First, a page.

Semantics are near and dear to what graph databases do, particularly those that adhere to the World Wide Web Consortium’s (W3C’s) Resource Description Framework (RDF) specification, such as Franz‘s AllegroGraph, GraphDB, Cray‘s Graph Engine, MarkLogic’s multi-modal database, and Cambridge Semantics Anzo Graph Query Engine. (Property graph databases, such as those from Neo4j, OrientDB, TitanDB–which Datastax is building into its enterprise Cassandra offering, which Amazon Web Services [NASDAQ: AMZM] offers hooked into its DynamoDB NoSQL-as-a-service offering, and which IBM [NYSE: IBM] recently offered as a standalone service on the Bluemix cloud–are the other main type of graph databases seen in the market.
RDF stores are especially good at maintaining the connectedness of multiple entities, in much the same way that humans think about the world. In his new book “The Nature of Graph Data,” IT analyst Robin Bloor notes that the very nature of graphical structures enables them to naturally record both verbs and nouns.
“The two nouns, buyer and book, are related together by the act of purchasing (a verb),” Bloor writes in the ebook, which was sponsored by Cray. “Note that both ‘nouns’ and ‘verbs’ can have attributes. Again, when data volumes get large, it is preferable to hold data of this kind in a graphical structure because it is semantically meaningful to do so.”
4. Graphs Make a Difference
The science and math behind graphs have been around for hundreds of years, but graph databases have only been around for about 10 years, with the biggest impact coming during the last two or three. While graph databases occupy just a slim percentage of the overall database market, the early returns on the technology are promising.
For example, in the field of precision medicine, Franz is working with Hadoop distributor Cloudera and chip giant Intel (NASDAQ: INTC) to build a big data analytic platform at Montefiore Health System in New York City. The idea is to enable Montefiore to build a semantic data lake (SDL) that lets medical professionals analyze and find patterns among large amounts of data from a variety of systems, such as patient histories, genetic test results, drug interaction databases, and even external demographic data stores.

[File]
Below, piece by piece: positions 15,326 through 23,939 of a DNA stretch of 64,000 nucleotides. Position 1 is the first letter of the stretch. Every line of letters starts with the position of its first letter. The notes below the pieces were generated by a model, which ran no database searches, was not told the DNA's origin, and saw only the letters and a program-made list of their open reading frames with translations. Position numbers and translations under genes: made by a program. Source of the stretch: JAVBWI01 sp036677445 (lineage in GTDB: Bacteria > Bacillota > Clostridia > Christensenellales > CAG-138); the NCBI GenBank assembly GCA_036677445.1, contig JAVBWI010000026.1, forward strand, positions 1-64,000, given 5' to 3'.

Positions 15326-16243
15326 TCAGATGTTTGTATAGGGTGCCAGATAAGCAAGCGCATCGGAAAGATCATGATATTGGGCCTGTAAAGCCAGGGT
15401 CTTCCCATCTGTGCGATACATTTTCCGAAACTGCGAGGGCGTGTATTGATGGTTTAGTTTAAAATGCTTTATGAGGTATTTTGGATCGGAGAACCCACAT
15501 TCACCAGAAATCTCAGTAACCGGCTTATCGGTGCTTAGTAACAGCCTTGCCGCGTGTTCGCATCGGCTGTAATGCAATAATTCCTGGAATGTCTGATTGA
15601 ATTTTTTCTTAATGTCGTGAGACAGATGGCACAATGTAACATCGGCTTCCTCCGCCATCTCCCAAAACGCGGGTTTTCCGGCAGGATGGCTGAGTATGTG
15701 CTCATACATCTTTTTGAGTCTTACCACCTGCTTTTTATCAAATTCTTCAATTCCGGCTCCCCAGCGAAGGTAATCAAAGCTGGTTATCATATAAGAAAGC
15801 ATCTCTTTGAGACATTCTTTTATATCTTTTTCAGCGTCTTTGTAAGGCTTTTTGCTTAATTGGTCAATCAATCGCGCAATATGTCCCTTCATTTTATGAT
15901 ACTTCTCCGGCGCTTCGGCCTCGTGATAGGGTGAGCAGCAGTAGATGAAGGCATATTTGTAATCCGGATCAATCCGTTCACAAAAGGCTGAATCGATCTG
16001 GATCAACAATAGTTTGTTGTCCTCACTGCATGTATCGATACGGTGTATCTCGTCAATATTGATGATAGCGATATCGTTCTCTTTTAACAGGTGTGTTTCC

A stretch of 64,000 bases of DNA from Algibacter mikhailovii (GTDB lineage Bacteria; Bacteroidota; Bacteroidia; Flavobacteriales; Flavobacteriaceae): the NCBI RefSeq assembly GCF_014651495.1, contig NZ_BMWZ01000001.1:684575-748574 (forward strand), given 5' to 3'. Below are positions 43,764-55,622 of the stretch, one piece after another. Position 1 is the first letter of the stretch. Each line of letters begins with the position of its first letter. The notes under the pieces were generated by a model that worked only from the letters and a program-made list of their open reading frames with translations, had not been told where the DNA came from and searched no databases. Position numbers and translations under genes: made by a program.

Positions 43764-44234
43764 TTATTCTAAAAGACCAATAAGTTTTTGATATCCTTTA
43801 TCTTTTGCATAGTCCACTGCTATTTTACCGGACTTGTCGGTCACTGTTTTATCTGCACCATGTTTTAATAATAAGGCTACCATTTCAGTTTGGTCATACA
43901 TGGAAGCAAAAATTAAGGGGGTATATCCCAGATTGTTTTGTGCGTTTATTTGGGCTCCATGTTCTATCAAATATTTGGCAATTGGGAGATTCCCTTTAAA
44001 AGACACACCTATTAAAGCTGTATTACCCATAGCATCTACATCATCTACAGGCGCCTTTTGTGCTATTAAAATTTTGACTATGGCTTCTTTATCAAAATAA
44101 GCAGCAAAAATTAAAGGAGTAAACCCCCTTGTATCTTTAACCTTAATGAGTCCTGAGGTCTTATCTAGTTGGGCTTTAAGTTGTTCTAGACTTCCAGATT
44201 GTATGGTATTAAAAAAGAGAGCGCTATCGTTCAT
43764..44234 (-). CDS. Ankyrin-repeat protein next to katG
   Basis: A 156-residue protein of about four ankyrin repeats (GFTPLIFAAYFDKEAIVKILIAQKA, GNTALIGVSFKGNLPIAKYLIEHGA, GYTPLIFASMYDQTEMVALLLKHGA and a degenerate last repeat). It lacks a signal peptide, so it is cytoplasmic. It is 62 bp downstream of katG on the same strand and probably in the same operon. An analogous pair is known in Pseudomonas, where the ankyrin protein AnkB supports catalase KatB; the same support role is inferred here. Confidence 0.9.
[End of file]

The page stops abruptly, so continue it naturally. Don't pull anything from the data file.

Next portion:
“Think of it like a huge knowledgebase about diseases and proteins and genes and everything having to do about human physiology,” Franz CEO Jans Aasman told Datanami a year ago. “We can take all these things in, and without even modifying them, load it into our system.”
We’re also seeing graph technology advances other causes, including the detailed dissection of conspiracies in the news media. Earlier this year, the International Consortium of Investigative Journalists (ICIJ) revealed the results of a study into the supposed illegal offshore transactions that the Panamaian law firm Mossack Fonseca allegedly executed on behalf of its clients, a who’s who of foreign leaders and wealthy businessmen.
The Panama Papers, as the event has been dubbed, certainly would not have occurred if an inside source had not leaked to journalists a massive collection of 11.5 million documents from the law firm dating back to 1977. And the ICIJ may not have been able to dissect the complicated transactions involving numerous shell companies and beneficiaries without the benefit of graph technology, specifically the Neo4j database and a front-end graph interface form Linkurius.
5. Ask Tough Questions
The way graph databases work melds very nicely with the type of questions that people want to ask these days, particularly when the source data sets are of a large and highly connected nature. Of course, giving answers to tough questions is ultimately the goal of many tools in the big data analytics spectrum. But graph databases are particularly well positioned to give us an advantage.
“Everybody thought that big data would make everybody’s job easier, when it fact we know it’s made everybody’s job a lot harder,” John Rueter, the vice president of marketing for Cambridge Semantics, told Datanami earlier this year soon after acquiring Barry Zane’s startup SPARQL City. “[W]th the graph technology, you’re able to traverse all of the data and on a dime spin and ask new questions…It mimics the way we think and the way we want to ask questions of our data.”
Graph databases are already helping organizations in retail, financial services, healthcare, and security fields, and with the growth of new data from the IoT, the use cases for graph are expected to soar.
Zane, who created the ParAccel column-oriented database that today is at the heart of Amazon’s RedShift offering, says graph technology is the logical place for the next stage of the evolution of big data analytics.
“We strongly believe that this is an extremely effective approach, a future-proof approach,” Zane told Datanami earlier this year. “Just as Hadoop basically came of maturity because relational just wasn’t able to work with a certain class of question and wasn’t able to work at a certain scale, we pursue those classes of questions and scale using the graph standards, at an incredible cost and performance advantage, as compared to hiring programmers for every question and analytic you want to perform.”